Friday, 5 December 2008

The Girl Child

One of the things, high on my to-do list when I get back to India is to join a charity or an NGO to help improve the condition of the girl child in India. This is something very, very close to my heart and I want to do what I can, to help.

It is a sad statement, that in a time where we have everyone talking of minorities - there is one minority which is essentially ignored and treated badly almost across religious barriers - the womenfolk. Even in today's modern world, where women contribute as much (if not more)- they are just not given their due place in society.

I have been brought up in a culture which values girls - we have a matrilineal society - so I have never felt this discrimination. The very first time, that I was aware of this distinction was when one of our neighbours in Jamshedpur, had a baby boy. Now, they had 4 daughters already and when the boy was born - they actually had a party which could rival any wedding! What was exceptionally shocking was, that for the 7 or 8 years that we lived there - never had we seen a single birthday being celebrated for those girls. I wonder what must have gone through those girls' minds to see such blatant discrimination.... It was also a very common practice for families to send their sons to English medium schools and daughters to Hindi medium schools. And all this was among educated families - so I shudder to think what must happen in the less educated ones...

It pains me that even today, female foeticide is common , and totally acceptable in several parts of India. I guess, it might be more shocking for them to hear someone say that they would prefer to have a girl. What is most shocking is that this happens even among the educated people . This was something I always knew, but what shocked me more was that it was even prevalent among Indians(Asians as a whole) in the UK. When I was pregnant( I was in London, where they tell you the sex of the baby), and was told by the ultrasound technician that I was expecting a girl - my joy knew no bounds. I was however stunned when he asked - ' Are you guys OK with it? Your community prefers boys, don't they?' I was surprised that he ( he was not Asian) knew about this. This prompted me to look it up on the Internet only to find out that in several areas in the UK where the Asian population was high -they actually avoid telling people the sex of the baby, for fear that they would abort it!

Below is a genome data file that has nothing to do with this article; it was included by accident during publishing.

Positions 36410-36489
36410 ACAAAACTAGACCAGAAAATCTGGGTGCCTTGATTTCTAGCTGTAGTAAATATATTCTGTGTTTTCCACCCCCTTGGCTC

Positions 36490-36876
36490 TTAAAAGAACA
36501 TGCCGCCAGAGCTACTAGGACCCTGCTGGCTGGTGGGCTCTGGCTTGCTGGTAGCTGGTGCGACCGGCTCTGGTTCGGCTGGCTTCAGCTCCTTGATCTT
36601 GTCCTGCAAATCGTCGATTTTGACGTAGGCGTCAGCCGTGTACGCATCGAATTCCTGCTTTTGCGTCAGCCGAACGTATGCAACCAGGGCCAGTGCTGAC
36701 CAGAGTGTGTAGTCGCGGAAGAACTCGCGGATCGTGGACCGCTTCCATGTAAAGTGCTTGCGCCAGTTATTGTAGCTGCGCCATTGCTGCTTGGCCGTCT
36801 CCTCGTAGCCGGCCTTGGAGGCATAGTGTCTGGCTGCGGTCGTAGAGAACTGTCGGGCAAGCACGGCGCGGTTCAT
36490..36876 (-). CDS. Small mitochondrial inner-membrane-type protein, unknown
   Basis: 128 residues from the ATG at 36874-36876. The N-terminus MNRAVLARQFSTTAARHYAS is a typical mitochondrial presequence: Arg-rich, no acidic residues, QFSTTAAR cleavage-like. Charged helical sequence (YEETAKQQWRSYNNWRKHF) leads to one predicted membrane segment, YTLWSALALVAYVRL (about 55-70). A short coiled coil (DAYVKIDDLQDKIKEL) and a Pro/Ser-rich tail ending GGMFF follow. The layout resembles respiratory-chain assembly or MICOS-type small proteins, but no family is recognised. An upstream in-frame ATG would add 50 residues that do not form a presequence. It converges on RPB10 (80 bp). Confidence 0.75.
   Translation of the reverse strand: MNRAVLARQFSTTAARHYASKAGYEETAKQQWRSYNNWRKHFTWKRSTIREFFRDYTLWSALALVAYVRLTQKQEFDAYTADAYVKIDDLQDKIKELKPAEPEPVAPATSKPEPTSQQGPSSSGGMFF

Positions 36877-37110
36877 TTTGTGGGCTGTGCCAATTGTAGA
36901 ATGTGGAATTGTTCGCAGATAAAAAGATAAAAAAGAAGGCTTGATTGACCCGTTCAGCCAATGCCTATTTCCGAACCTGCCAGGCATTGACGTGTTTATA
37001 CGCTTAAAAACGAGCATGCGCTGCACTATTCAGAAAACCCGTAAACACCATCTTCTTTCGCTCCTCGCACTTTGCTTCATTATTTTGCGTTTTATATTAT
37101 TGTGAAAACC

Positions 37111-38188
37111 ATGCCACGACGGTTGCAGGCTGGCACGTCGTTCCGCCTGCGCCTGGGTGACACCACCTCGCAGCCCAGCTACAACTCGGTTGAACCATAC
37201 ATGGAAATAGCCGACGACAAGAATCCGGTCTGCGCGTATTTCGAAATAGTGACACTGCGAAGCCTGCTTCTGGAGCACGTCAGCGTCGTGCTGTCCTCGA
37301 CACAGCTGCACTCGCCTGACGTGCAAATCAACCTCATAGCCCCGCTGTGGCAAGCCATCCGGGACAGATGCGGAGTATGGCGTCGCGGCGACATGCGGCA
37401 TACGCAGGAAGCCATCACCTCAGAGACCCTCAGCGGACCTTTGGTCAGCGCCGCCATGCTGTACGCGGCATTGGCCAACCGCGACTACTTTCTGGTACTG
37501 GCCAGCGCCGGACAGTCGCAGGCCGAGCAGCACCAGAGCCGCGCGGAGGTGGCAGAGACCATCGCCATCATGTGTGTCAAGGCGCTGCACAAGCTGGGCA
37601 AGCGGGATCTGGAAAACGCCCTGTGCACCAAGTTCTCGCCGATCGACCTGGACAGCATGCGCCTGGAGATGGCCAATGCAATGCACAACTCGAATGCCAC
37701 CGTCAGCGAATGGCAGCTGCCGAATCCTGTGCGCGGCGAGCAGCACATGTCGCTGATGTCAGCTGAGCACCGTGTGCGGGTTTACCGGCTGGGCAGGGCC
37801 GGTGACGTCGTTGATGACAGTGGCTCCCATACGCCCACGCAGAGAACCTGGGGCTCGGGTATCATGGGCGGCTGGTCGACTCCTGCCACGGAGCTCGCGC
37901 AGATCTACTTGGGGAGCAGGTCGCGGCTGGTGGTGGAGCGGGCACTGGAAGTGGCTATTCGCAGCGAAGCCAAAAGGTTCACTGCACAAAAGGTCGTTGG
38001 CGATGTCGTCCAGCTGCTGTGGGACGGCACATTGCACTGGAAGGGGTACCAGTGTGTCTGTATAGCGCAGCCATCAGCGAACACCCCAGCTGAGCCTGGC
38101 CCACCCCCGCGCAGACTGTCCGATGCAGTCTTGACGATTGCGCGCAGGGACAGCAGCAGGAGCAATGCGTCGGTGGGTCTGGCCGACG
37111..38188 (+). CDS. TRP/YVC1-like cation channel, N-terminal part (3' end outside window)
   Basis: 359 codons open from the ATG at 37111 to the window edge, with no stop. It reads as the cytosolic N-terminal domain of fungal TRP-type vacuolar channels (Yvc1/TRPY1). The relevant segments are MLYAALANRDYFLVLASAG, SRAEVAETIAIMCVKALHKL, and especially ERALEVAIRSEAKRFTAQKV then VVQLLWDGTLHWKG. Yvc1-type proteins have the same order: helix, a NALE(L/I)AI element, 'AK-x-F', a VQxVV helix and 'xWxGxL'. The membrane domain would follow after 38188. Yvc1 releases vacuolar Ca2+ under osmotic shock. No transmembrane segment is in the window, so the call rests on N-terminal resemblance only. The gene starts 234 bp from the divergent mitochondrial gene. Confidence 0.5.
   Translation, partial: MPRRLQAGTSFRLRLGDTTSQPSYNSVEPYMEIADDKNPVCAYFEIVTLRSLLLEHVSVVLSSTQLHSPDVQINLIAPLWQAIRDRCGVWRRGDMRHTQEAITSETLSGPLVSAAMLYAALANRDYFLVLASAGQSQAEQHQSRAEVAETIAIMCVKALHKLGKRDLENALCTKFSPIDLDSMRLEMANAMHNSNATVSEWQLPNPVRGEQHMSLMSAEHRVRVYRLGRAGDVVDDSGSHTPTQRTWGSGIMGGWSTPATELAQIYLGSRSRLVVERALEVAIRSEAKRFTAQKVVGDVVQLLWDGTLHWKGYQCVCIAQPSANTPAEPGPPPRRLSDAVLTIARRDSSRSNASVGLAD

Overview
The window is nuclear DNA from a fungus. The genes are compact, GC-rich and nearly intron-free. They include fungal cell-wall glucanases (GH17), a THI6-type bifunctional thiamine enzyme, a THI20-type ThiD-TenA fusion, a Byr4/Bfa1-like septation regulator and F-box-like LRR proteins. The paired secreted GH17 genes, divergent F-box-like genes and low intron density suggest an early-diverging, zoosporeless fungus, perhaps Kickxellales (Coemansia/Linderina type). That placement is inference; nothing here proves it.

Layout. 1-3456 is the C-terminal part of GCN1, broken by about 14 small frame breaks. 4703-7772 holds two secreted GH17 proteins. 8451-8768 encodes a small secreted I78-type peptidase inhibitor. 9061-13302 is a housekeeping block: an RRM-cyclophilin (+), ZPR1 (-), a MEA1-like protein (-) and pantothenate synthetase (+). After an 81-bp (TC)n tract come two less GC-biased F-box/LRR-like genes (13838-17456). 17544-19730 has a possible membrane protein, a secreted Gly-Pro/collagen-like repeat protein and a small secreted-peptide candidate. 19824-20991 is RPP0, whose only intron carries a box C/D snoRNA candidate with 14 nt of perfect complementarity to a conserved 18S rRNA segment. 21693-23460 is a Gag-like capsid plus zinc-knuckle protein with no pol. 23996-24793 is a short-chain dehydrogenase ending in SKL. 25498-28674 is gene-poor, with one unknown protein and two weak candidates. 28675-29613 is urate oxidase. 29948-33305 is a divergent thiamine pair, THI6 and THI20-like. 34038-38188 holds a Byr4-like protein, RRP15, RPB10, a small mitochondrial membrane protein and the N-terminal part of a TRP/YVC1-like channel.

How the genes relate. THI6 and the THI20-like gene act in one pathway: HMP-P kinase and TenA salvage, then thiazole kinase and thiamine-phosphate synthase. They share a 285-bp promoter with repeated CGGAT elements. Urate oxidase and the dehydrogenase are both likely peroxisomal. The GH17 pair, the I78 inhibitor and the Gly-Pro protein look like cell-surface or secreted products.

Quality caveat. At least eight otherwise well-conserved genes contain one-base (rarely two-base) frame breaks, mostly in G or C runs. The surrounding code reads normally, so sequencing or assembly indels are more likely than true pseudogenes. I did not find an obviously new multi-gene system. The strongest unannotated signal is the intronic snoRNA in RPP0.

The sad thing in India is, that despite the fact that it is not allowed by law to find the sex of a foetus, it is still done and foetuses aborted without a second thought. This mainly happens because the society is still fixated on boys being the harbinger of all things joyful and girls being a burden. The main difference being that for a girl, you need to give dowry. I have heard of families who start saving up from the time that they had a girl. That reminds me of a maid, who used to stay at our outhouse. This lady, apparently, did not feed her baby girl for 2 weeks after she was born, because she just did not want a girl. At the point when my mother first met her, she used to treat her son and daughter very differently. Her daughter was always asked to give everything first to her brother and the boy was never, ever asked to share. Slowly, in the 3 years that they stayed there, my mother managed to make her understand that she needs to treat both her son and daughter equally and to try and give both of them equal opportunities. The best part was that the daughter was much, much smarter than the son - I do hope she has not forgotten everything my mother had managed to drill into her!

I guess, such examples abound in our society and things will never change until each of us do our bit to fight this menace. I do believe that we can all do our bit to help remove this stigma. I would like to sponsor the education of a girl - so that at least one girl gets a better chance at life.. I do hope that by the time my 2 yr old daughter grows up - she will never have to be shocked that these kind of things still exist in our society.

Other interesting links on the subject

Stop female foeticide!


Indian Home Maker said...

I also feel very strongly about it. Unchahi by Roop is another blog that fights for the disappearing Indian girl child. I wrote a post about my own experience, when my daughter was born here .

Smitha said...

@IHM, I just hope more middle class people would realise and consciously work against this practise. It breaks my heart that people even today want a 'boy'!I always go out of my way to clarify when I even hear people saying that - 'oh you can have a son next' that I always wanted a girl and would be delighted if I could have another little girl! I will check out your post right away...

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